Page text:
Record label founder speaks out about royalty battle with Tame Impala

Modular chief Steve Pavlovic addresses the legal case for the first time

Steve Pavlovic, the founder of record label Modular has spoken about the ongoing legal battle between himself, BMG and Universal as a result of unpaid royalties relating to the band Tame Impala.

During Pavlovic’s time at the imprint, the label delivered bands such as Wolfmother, Cut Copy and Ladyhawke. But it is his involvement with Tame Impala that has earned him substantial media attention of late.

SEE ALSO: Tame Impala On New Album ‘Currents’: ‘The More I Explore, The More I Realise Boundaries Are Meant To Be Broken’

Having released two albums and with a third – ‘Currents’ – due to drop July 17, singer Kevin Parker revealed in April that he was owed a large sum of money from Modular. Parker explained: “Up until recently, from all of Tame Impala’s record sales outside of Australia, I had received zero dollars. Someone high up spent the money before it got to me. I may never get that money.”

Parker’s comments resulted in a lawsuit filed by BMG Rights Management against Modular and Pavlovic, the latter of whom accused of failing to honour his agreement with the band, with regard to royalties.

Pavlovic has now spoken publicly on the matter for the first time. He explained to Billboard how the situation “arose out of an unfortunate misunderstanding due to their being different ways of calculating and paying mechanical royalties in the US compared to the process we were used to in the U.K. and Australia. We didn’t realize that the different statutory process in the US required Modular to deduct and pay the artists’ mechanical royalties directly.”

Attributing the BMG lawsuit to a misunderstanding rather than foul play, Pavlovic went on to describe how Modular “were in amicable discussions with BMG about how we make good. Together we established that we needed an audit to work out exactly what we needed to pay. I’ve always offered BMG complete access to our distributors’ records for them to audit and identify exactly what is owed by Modular US”.

According to Pavlovic, proceedings became more complicated when “Universal / Interscope took over the release of the Tame Impala album Lonerism from June 20, 2013 and the rest of the Tame Impala catalogue from August 2014,” due to the matter of “establishing who owed what – sadly Tame Impala were caught in the middle”.

However, on June 19 UMA announced that court documents had been filed to dismiss the case against it and Modular from US legal proceedings. Speaking of the dismissal, Pavlovic confirmed that the two parties were “able to establish the payment actually due. Incidentally, my share is a fraction of what has been reported in the press. I believe with the sums now allocated to Modular and Universal the accounting can be settled quickly and therefore BMG are prepared to withdraw the case – In regards to Universal, I continue to hope for what I have always hoped for: a fair and equitable ‘divorce'”.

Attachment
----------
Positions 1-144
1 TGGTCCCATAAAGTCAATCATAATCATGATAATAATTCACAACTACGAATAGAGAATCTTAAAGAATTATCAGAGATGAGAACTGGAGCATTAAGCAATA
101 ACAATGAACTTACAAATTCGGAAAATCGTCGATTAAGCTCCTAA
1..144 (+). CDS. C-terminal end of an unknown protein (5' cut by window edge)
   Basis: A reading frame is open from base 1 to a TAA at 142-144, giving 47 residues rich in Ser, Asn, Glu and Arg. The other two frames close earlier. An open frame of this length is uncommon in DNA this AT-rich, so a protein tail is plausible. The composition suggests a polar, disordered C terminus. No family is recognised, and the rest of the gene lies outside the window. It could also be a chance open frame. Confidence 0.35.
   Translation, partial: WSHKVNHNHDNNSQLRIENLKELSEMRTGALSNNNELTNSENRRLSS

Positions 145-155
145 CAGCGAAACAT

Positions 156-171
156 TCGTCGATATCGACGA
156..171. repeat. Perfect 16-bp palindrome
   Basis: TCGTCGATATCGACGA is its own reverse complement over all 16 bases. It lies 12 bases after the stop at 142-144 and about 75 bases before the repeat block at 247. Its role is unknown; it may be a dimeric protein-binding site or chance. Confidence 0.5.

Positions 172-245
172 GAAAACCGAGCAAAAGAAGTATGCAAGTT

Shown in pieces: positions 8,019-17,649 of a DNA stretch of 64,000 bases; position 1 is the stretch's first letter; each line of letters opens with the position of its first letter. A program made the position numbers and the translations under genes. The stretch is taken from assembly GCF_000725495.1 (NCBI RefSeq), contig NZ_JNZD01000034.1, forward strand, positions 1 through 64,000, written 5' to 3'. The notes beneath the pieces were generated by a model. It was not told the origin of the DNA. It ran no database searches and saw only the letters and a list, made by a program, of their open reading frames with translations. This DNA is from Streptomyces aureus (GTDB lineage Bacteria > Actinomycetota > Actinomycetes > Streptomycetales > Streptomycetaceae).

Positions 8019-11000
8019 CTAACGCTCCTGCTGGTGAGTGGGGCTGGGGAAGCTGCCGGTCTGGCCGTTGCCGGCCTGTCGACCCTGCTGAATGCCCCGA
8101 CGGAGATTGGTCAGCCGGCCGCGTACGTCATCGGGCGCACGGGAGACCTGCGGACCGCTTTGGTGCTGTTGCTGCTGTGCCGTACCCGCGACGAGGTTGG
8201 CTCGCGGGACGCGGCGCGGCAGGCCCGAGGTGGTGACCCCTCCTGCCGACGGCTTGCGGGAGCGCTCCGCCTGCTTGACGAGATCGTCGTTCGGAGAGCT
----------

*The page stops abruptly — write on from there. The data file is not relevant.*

Speaking about the legal battle with Universal and the media’s representation of him throughout the lawsuit, Pavlovic said that it was his principles that “wouldn’t allow me to roll over just because I was one person in the face of a music behemoth. I’m a man prepared to stand up for what I believe in and I’d rather go to bed at night knowing I’m strong enough to do that.”

Pavlovic remains steadfast in this decision: “Losing the case is not nearly as bad as the feeling that would have come from not standing up for what I believe in.”

Regretful of Tame Impala’s treatment, Pavlovic admitted: “I’m sincerely sorry that Kevin [Parker] became caught in the middle of the Modular and Universal dispute – it’s an outcome I regret terribly,” but also cleared up rumours of non-payment: “Kevin has been the recipient of considerable international advances from BMG, Universal and Modular. Now that his international mechanical accounting has been resolved I remain committed to doing whatever I can to move my side of things forward as speedily as possible. I’ve obviously got a lot of regard and respect for Kevin and think he’s one of the most talented musicians I’ve ever had the pleasure of working with.”

Looking back on his career with Modular, the founder added: “I have no choice but to walk away from a company that I founded 18 years ago and that has had the opportunity and pleasure of developing both the domestic and international careers of artists such as Wolfmother, The Presets, Ladyhawke, The Avalanches, Cut Copy, Bag Raiders, Tame Impala, Sneaky Sound System and most recently Movement. I stand by those achievements – I took the risk and invested my own money to see them reach a broader audience. But at the end of the day that company was me. I created it. You can take me out of Modular but you can’t take the things that made Modular successful out of me.”

Remaining hopeful despite his separation from the label he founded, Pavlovic concluded by saying that “there will be more ventures”.

Tame Impala will play Bestival on September 11, before touring USA, Europe and the UK.
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